Jesus refers to the cup of suffering, the same cup he references in the garden of Gethsemane. By saying that James and John will indeed drink from this cup he is referencing the fact that both will die as martyrs. James is one of the first disciples to die violently, while John dies in exile. In the movie Gran Torino, Walt Kowalski (played by Clint Eastwood) sacrifices his life to break down walls of racism in his community. The death of Martin Luther King, Jr. galvanized the civil rights movement and caused great change in our society. How do you relate to suffering in your life? In your prayers today, ask God to reframe your thinking about suffering and death.

Sunday, October 24, 2010: Power and Change
Daily reading: Matthew 20:26-28 again; 2 Corinthians 3:17-18
By what power does Jesus change the world? By what power does he defeat sin, death and the devil? It is the power of love lived out in submission to God and service to others. This is the power of the Kingdom. It is also the power that all disciples are called to live. Militant Muslims and Christians alike are seeking to change the world by forcing their will upon others, either with guns or legislation. But this “right-hand power” will never change the world. While it may temporarily force people to behave differently, it will never change the heart. But love, lived out in submission to God and in service to others, can lead to reconciliation, redemption and restoration. We are changing every day from one degree of glory to another, into Christ’s likeness. How are you changing today? Ask God to change you more and more into the likeness of Christ

Daily Walk for Sept 27 – Oct 3

Monday, September 27, 2010: Two Are Better Than One
Daily reading: Ecclesiastes 4:9-12; John 15:12-17
In Ecclesiastes 4, Solomon reflects on the nature and benefits of friendship as opposed to a life alone. We often hear this text at weddings, but it’s intended to speak beyond marriage relationships. There is value in two people doing things together. In working, it’s simply easier and safer to work together. In walking, if one falls down, there’s someone to help. In most aspects of life, it’s good to have a friend. In your life, who is the friend you can count on? Do you have a friend in your workplace? Pray for your friends throughout the day.

Tuesday, September 28, 2010: A Threefold Cord
Daily reading: Ecclesiastes 4:9-12 again, Psalm 139:1-6
Notice how Solomon starts with the number one and then moves to the number two and ends with the number three. The wisdom in these verses teaches us that friendship is not only desirable, but necessary. The metaphor of a single cord that is easily broken is a vivid example of how fragile a solitary life can be. Add another cord and it’s not so easily broken. Add the third cord and there’s even more strength and sturdiness. The writer might be implying that God’s presence in a relationship can be the third cord, giving it sturdiness. Do you sense that God is present and active in your friendships? Is there something you can do to become more aware of how God works in friendships? Ask God to help you see how God is present and working in your relationships.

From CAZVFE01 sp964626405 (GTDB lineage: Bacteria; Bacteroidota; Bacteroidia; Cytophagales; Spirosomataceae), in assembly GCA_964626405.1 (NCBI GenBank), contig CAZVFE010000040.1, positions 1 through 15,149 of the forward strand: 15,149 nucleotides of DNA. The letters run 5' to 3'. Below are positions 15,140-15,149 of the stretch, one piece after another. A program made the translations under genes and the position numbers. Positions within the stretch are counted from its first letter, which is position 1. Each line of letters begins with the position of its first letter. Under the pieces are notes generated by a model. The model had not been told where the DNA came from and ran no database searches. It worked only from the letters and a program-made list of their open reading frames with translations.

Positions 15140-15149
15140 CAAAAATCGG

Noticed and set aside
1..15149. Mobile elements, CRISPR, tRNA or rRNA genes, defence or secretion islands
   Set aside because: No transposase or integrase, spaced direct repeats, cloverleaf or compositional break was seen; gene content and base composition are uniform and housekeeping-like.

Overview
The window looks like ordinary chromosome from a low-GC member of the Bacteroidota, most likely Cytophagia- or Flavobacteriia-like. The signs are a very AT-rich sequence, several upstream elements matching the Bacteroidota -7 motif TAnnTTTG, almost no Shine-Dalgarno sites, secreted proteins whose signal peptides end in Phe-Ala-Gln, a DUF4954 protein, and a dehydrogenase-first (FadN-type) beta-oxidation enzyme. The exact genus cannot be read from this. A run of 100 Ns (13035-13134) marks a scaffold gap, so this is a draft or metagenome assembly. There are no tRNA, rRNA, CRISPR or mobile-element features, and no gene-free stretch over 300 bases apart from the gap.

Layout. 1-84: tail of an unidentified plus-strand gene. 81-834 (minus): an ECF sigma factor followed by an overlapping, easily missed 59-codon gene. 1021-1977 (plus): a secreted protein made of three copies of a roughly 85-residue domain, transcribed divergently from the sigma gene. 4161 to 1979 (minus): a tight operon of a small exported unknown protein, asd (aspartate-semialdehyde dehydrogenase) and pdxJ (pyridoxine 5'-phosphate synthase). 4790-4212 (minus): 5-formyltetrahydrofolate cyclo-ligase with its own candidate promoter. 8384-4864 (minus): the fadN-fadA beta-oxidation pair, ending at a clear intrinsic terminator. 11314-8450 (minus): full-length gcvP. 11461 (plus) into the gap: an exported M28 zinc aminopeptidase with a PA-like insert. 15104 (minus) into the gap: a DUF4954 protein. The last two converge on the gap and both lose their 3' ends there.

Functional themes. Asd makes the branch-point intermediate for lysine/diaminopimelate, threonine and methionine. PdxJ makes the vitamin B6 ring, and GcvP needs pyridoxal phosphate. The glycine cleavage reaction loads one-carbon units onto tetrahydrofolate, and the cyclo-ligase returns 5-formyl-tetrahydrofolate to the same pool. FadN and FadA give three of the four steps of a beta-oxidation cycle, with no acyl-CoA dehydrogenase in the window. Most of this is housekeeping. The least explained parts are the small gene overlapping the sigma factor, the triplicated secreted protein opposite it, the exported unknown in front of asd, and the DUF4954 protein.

Wednesday, September 29, 2010: Unity
Daily reading: Ephesians 4:1-16; 1 Corinthians 1:10-17
As is true of many of Paul’s letters, Paul spends the first half of Ephesians talking about what God has done, and then spends the second half talking about what that means in practical terms for daily life. In Paul’s letter to the Ephesians this transitional hinge is between chapters 3 and 4. Since we’ve been saved by grace, since we’ve been reconciled, since we are one in Christ, since all the old barriers that separated us have been leveled on the cross … how, then, shall we live? In today’s passage, Paul begins to answer that question by talking about the unity of the body of Christ (1-6) and the diversity of the body of Christ (7-16). The unity of the body of Christ is a gift and an objective reality. The challenge for the church is to live out this reality by faith in daily life. Have you ever experienced real Christian unity? Do you remember what that felt like? In your prayers, ask God to reveal how you can be an instrument of God’s peace and bring unity to the body of Christ.

Thursday, September 30, 2010: Humility and Gentleness
Daily reading: Isaiah 57:15 and Philippians 2:1-8
Both the Greek and Roman cultures considered humility and gentleness to be weak character traits showing a lack of self-respect. The Old Testament, however, paved the way for a positive connotation of humility because God lives with the humble (Isaiah 57:15). Jesus exalted humility as a virtue. Self-centered living fractures community. Putting the needs of others first builds unity. As you live this day, be mindful of how humility and gentleness lead to greater unity. You might experience the opposites of these two characteristics, as well. How can you be a living example of humility and gentleness as you live this day? Ask God to lead you to specific situations in which you can be humble and gentle with others.

Friday, October 1, 2010: Patience and Loving Forbearance
Daily reading: Galatians 5:22-26; 1 Corinthians 13
The problem with community is that it involves imperfect people! Building healthy, unified community requires putting up with one another’s weaknesses and flaws. Elsewhere, Paul reminded believers that love is forgiving and keeps no record of wrongs. While this is challenging, Paul is merely urging us to give to others what we have already abundantly received from Christ. In your life today, you will encounter the flaws and imperfections of those around you. How will you deal with them? Can you demonstrate patience when something is taking too long? Can you exhibit loving forbearance when you would rather walk away? In your prayers today, ask God for patience in all situations. As you live this day, practice patience and forbearance.